Third, we continue to hold standards and rules for our home that they must follow if they are going to live here. Some examples of this are, as a general rule, we do not allowed R-rated movies in our home, we do not allow music that is offensive to God to be played aloud, and we do not allow them to come in at all hours of the night. We ask them to be considerate of our preferences in these areas if they choose to live with us. However, we do make exceptions on occasion and, for example, as long as we know they are coming in at 2am and it isn’t happening every day, it is fine.

Fourth, we do not punish our twenty-somethings. We believe that the relationship has moved beyond that. We do not take their cars, their phones, their TV. I do not check up on their phones or their internet use. We can do this because we trust them. With that said, we do “fine” them on occasion!

Fifth: the couple thing. Both of our twenty-somethings are dating. When they first started dating as teenagers, we would really watch over them. We would not allow them in the basement or bedrooms alone and we kept a close eye on them when they were in our home –or driveway ;). It was our way of helping to protect them from themselves. But as they have grown older, we realize that their purity is a reflection of their relationship with God and that they are now accountable to Him, and we have relaxed in this area a bit. But again, we can do this because we trust them.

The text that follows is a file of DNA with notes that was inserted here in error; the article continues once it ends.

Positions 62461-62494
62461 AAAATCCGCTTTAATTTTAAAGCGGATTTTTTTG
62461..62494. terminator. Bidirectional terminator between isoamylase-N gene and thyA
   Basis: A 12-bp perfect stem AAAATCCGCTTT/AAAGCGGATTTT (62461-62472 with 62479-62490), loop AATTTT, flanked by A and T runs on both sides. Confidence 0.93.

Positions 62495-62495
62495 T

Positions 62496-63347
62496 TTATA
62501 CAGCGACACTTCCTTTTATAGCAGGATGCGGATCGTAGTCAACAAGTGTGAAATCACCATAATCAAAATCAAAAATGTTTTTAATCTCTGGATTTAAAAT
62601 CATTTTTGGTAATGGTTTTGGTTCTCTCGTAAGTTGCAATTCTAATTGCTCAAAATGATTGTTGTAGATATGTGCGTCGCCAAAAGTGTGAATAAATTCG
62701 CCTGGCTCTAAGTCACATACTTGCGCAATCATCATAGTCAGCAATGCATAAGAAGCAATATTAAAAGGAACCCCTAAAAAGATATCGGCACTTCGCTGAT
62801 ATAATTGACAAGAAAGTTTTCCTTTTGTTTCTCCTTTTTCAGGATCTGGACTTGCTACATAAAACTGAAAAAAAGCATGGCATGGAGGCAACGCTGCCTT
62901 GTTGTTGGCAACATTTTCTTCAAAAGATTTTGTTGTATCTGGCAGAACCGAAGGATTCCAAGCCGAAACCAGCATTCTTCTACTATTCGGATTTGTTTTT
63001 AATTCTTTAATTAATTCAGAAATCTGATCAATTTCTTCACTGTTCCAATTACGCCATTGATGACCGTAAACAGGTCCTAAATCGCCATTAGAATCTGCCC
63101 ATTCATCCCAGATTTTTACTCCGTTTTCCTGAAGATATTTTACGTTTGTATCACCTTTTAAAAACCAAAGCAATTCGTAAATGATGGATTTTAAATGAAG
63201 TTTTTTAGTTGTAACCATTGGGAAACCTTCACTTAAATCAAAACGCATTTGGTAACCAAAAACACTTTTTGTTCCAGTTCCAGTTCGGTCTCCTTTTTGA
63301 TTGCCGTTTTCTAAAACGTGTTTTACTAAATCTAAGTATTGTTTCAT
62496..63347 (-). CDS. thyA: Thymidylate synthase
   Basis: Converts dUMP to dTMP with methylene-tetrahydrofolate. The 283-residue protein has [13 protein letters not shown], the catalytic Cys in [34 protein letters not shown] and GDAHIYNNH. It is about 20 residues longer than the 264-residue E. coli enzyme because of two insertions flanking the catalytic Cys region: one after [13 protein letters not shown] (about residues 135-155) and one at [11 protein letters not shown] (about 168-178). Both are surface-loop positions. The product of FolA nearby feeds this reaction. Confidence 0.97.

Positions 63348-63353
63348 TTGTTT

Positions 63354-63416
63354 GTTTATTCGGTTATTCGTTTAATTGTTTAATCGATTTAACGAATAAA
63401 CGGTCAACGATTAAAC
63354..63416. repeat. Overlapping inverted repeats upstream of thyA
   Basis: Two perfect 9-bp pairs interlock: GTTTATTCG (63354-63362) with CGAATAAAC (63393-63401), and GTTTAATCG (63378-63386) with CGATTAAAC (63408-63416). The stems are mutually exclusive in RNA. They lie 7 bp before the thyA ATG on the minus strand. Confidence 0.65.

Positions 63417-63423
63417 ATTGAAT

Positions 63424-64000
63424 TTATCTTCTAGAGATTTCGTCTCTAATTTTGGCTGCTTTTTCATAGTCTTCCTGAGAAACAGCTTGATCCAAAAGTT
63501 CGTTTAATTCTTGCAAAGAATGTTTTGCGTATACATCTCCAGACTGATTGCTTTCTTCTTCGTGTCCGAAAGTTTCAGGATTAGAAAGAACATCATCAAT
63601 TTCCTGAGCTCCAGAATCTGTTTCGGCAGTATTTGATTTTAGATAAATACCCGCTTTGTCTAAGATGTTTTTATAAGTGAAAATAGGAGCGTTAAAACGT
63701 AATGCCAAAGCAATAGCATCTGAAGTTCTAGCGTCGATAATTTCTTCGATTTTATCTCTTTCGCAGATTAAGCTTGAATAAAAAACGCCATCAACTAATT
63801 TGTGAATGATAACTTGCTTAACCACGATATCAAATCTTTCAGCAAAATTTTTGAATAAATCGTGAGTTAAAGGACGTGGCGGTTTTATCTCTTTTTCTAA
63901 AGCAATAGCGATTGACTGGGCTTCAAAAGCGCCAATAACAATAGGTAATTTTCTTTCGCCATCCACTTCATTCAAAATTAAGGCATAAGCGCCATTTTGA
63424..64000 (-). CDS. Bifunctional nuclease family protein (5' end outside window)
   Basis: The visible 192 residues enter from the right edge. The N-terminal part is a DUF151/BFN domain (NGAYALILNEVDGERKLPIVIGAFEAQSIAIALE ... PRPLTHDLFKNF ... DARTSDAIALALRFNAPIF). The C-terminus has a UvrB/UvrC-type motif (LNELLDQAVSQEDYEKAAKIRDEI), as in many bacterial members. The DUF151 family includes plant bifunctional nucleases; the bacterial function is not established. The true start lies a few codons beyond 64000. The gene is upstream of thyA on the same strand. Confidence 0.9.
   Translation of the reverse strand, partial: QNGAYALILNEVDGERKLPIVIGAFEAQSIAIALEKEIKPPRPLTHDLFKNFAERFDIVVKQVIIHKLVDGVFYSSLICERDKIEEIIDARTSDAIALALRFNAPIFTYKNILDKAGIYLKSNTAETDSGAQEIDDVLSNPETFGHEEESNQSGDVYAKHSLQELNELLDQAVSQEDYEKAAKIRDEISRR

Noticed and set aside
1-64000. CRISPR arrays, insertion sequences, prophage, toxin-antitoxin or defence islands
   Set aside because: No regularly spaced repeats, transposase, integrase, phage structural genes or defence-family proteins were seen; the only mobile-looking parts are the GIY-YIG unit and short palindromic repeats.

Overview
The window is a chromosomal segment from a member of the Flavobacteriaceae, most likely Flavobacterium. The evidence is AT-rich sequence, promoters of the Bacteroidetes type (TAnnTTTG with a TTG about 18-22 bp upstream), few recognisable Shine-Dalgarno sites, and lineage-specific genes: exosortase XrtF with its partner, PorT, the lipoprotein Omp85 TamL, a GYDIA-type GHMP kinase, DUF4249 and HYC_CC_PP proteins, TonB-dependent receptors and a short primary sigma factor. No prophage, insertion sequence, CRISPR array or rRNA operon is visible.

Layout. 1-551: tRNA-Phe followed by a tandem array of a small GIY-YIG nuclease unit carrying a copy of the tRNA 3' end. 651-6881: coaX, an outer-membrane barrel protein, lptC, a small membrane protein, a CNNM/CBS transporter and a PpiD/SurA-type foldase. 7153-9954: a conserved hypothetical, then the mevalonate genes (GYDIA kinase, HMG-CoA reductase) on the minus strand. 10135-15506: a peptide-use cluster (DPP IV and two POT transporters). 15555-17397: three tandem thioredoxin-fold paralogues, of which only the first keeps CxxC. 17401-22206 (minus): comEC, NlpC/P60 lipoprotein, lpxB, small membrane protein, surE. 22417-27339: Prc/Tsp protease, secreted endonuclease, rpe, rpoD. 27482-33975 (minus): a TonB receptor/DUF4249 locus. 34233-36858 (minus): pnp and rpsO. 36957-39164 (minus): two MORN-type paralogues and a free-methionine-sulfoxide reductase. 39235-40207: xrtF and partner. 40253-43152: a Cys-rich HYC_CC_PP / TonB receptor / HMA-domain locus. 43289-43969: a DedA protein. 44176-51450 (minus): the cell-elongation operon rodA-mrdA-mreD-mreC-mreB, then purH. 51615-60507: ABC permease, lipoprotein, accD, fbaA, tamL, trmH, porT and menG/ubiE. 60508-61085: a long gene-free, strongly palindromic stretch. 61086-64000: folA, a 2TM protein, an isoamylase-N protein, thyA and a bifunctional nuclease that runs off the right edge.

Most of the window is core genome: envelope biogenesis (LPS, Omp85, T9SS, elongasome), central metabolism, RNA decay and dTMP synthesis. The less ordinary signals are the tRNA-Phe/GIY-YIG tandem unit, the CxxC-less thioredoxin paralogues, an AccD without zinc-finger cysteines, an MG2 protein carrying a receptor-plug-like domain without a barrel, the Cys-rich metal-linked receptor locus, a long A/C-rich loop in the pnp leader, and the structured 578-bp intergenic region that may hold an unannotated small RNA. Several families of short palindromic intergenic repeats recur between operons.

Sixth, we do require some simple chores to be done. For some reason, young adults feel that they “grow out” of chores, and yet the chores still remain and, in some cases, are enlarged, as the kids become adults. It is very important (in our opinion) to expect the young adult kids to help with chores around the house. It gives them some sense of what to expect in the future (although they truly do not really have a clue!) and also helps to lighten the loads of Mom and Dad a bit. A question some of you might have is what to do about rent. At this point, we do not charge our kids rent. I am still not really sure if this is in their best interest or not, but I see them saving their money and not spending it too unwisely so we feel that this is the best option to give them the best start in their lives. If we felt that they were wasting their money we would probably have to re-visit that.